Dorothy Sloan -- Books

Copyright 2000- by Dorothy Sloan-Rare Books Inc. for all materials on this site. All rights reserved, including the right of reproduction in whole or in part in any form.


38. ELWELL (or Ellwell), R[obert] Farrington (artist). Archive of five albums assembled by the artist documenting his career as a Western illustrator.  5 folio scrapbooks, boards with string ties, with artist’s printed illustrations mounted on covers. Paper browned and some chipping to mounting leaves (mostly separated from string ties), condition generally good.  One of the albums has the printed label of Elwell’s widow pasted to board.  Provenance:  Elwell’s estate.

     Although containing no original artwork, these scrapbooks were compiled by Elwell and form a fairly complete record of his illustrating activities.  The first album has newspaper clippings and magazine articles about Elwell and his career; the other four contain examples of his magazine illustrations, advertising art work, calendar illustrations, and other materials, including the upper cover of the dust jacket for the Riverside Press edition of Andy Adams, Log of a Cowboy. These are all from printed sources.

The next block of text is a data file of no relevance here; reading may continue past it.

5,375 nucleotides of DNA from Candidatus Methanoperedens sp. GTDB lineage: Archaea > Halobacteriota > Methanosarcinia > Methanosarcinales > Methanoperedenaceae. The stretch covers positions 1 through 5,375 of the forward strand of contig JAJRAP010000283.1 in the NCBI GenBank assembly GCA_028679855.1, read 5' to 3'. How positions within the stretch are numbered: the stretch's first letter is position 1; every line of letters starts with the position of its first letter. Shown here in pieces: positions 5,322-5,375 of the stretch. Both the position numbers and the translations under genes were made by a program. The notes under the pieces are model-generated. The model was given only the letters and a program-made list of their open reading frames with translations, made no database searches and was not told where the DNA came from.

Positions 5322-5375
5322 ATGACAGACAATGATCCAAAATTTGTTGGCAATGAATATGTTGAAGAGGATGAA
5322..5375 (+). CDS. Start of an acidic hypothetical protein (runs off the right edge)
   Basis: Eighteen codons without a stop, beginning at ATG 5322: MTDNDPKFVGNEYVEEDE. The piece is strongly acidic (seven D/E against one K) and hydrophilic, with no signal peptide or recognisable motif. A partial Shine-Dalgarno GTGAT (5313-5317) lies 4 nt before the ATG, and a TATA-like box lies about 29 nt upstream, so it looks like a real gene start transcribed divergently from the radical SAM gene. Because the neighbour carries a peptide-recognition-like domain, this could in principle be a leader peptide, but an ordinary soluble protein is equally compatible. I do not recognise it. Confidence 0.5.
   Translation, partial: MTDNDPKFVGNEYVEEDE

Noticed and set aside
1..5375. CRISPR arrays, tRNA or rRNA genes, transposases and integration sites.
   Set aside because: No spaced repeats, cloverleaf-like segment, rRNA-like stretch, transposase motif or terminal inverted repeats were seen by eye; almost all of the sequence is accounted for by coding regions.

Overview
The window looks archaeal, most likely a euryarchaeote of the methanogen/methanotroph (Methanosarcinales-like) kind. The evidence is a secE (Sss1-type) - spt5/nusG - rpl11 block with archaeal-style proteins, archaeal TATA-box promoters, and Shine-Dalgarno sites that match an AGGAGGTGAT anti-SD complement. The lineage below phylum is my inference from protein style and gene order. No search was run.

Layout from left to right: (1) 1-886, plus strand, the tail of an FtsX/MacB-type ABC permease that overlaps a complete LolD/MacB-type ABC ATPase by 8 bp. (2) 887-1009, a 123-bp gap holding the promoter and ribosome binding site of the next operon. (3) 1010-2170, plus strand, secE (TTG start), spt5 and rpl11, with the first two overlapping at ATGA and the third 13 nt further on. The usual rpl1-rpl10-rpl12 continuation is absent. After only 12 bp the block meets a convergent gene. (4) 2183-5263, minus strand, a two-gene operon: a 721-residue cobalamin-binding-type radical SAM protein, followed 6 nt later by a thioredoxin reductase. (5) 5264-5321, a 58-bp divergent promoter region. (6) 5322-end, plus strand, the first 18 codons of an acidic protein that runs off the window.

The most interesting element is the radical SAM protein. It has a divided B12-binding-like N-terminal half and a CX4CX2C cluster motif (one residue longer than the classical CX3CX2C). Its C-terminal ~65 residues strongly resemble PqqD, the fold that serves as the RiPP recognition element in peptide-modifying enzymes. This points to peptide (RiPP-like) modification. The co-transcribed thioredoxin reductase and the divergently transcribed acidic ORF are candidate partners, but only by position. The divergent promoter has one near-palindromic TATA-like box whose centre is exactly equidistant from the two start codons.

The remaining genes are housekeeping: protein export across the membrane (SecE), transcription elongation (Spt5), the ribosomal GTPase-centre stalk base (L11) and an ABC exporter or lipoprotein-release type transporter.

See Dykes, Fifty Great Western Illustrators (Elwell).  Samuels & Samuels, Encyclopedia of Artists of the American West, pp. 156-157:  “Elwell [1874-1962] traditional Western painter, illustrator, sculptor, was sketching the cowboys and Indians at Buffalo Bill’s Wild West Show as a newspaper artist in Boston about 1890 when Colonel Cody happened by. Elwell was invited to spend the summers at Cody’s Wyoming Ranch.  In 1896 Elwell became ranch manager, a job he held for 25 years of increasing management of Cody’s affairs.  Through Cody, Elwell knew the celebrities of the day such as Teddy Roosevelt and Diamond Jim Brady.  Annie Oakley taught Elwell’s daughter how to shoot.  Elwell was self-taught as an artist.  His approach for the horse, for example, was to practice drawing each part in as many action positions as he could.  After two summers with Cody, his 1,000 sketches secured him commissions for Western illustrations. He worked in black and white for 10 years, adding color only when requested by his publisher.  Elwell painted Western illustrations for the magazines of the 1930s including Harper’s, Century, and American.  His subjects remained vigorous and youthful and he painted bucking horses and stagecoaches after he was 85.  Elwell left the East as a teenager, but he retained his Boston accent and demeanor in his entire life.”  ($2,000-5,000)

Auction 19 Short Title List | Auction 19 Prices Realized

Images (click to enlarge)

Home | e-mail: